The General Services Administration (“GSA”) awarded our client a contract to build a new land port of entry on the border between Canada and the United States. The Contract was a firm-fixed price in the amount of $16,790,287. Less than two years later, the GSA suspended all work on the Project due to design issues with the Project raised by Canadian authorities. Shortly thereafter, the GSA told our client that the GSA would take possession of the project site and directed our client to vacate the site. According to the GSA, it intended to “suspend work and … pursue a deductive modification for the remaining balance of work.”
As of the date upon which the GSA took complete possession of the Project, the Project was approximately 71% complete. The GSA believed it was entitled to a deductive change in the amount of more than $6.230 million, which meant our client would have owed the GSA over $400,000. Our client asked us to assist in the negotiations.
Because there had been no meeting of the minds and no agreement on the scope and pricing of the GSA’s proposed deductive modification, we advised our client to assert that the GSA had constructively terminated the contract for convenience of the government, which would result in the GSA paying our client several million dollars, instead of our client owing the GSA more than $400,000. We then prepared and submitted a termination for convenience settlement proposal, which the GSA returned without consideration, asserting that it did not terminate the contract.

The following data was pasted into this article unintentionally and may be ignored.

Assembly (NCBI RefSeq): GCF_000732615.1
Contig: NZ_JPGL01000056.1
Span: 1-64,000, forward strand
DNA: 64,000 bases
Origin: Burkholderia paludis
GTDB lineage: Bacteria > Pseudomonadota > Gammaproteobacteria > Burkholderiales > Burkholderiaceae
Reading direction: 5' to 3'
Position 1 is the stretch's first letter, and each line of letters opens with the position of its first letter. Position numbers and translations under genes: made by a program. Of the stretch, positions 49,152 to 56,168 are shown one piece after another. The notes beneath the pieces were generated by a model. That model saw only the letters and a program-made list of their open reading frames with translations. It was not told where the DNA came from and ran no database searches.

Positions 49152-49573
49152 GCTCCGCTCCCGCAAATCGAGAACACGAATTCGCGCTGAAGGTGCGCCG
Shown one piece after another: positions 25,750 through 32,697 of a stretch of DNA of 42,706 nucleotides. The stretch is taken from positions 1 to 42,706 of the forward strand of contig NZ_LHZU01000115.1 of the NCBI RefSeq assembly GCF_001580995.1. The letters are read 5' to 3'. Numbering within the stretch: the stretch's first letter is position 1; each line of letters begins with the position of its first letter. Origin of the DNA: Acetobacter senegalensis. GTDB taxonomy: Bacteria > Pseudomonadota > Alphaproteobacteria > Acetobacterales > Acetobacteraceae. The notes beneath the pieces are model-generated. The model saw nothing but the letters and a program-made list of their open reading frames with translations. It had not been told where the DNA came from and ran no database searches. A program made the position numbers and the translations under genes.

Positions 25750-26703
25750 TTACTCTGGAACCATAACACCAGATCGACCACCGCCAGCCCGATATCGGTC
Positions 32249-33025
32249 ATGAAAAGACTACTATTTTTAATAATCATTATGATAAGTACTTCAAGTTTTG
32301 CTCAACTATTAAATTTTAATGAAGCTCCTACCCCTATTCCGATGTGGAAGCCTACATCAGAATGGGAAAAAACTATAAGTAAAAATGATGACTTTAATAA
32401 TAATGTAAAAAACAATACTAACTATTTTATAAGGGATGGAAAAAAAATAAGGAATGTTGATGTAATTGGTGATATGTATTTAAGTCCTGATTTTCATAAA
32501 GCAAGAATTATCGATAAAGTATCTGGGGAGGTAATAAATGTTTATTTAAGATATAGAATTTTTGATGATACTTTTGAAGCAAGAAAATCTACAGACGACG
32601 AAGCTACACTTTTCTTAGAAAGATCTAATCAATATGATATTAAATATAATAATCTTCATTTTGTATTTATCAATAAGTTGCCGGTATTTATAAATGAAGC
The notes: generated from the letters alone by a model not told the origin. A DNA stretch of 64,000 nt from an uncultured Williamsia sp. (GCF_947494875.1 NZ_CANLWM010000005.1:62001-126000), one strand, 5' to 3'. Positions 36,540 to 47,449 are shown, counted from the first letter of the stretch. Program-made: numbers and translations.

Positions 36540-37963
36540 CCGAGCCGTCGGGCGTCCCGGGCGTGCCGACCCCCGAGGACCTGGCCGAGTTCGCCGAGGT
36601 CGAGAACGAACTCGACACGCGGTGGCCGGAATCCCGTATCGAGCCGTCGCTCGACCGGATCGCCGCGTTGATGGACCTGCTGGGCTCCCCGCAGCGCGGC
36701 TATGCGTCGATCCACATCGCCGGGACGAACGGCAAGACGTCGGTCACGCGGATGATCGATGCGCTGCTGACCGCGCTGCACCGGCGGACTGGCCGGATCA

The GSA then issued a unilateral deductive modification and a demand letter, asserting that our client owed the GSA over $800,000 (up from $400,000) as a result of the unilateral deductive modification.
In response, we submitted the termination for convenience settlement proposal as a certified claim and demanded a final decision. When the GSA failed to timely issue the final decision, we filed an appeal from the deemed denial at the Court of Federal Claims. We chose to file there, rather than at the Civilian Board of Contract Appeals, because we believed that the Department of Justice would agree with our position that GSA had terminated the contract for the convenience of the government.
The DOJ initially took the same position as the GSA did, i.e., that there was no termination for convenience. However, before discovery began, the DOJ filed an amended answer conceding that the GSA had terminated the contract for the convenience of the government. As a result, the only issue that remained was negotiating the amount of our client’s recovery under the termination for convenience settlement proposal. Ultimately, we were able to settle the litigation and the government paid our client millions of dollars under the termination for convenience proposal.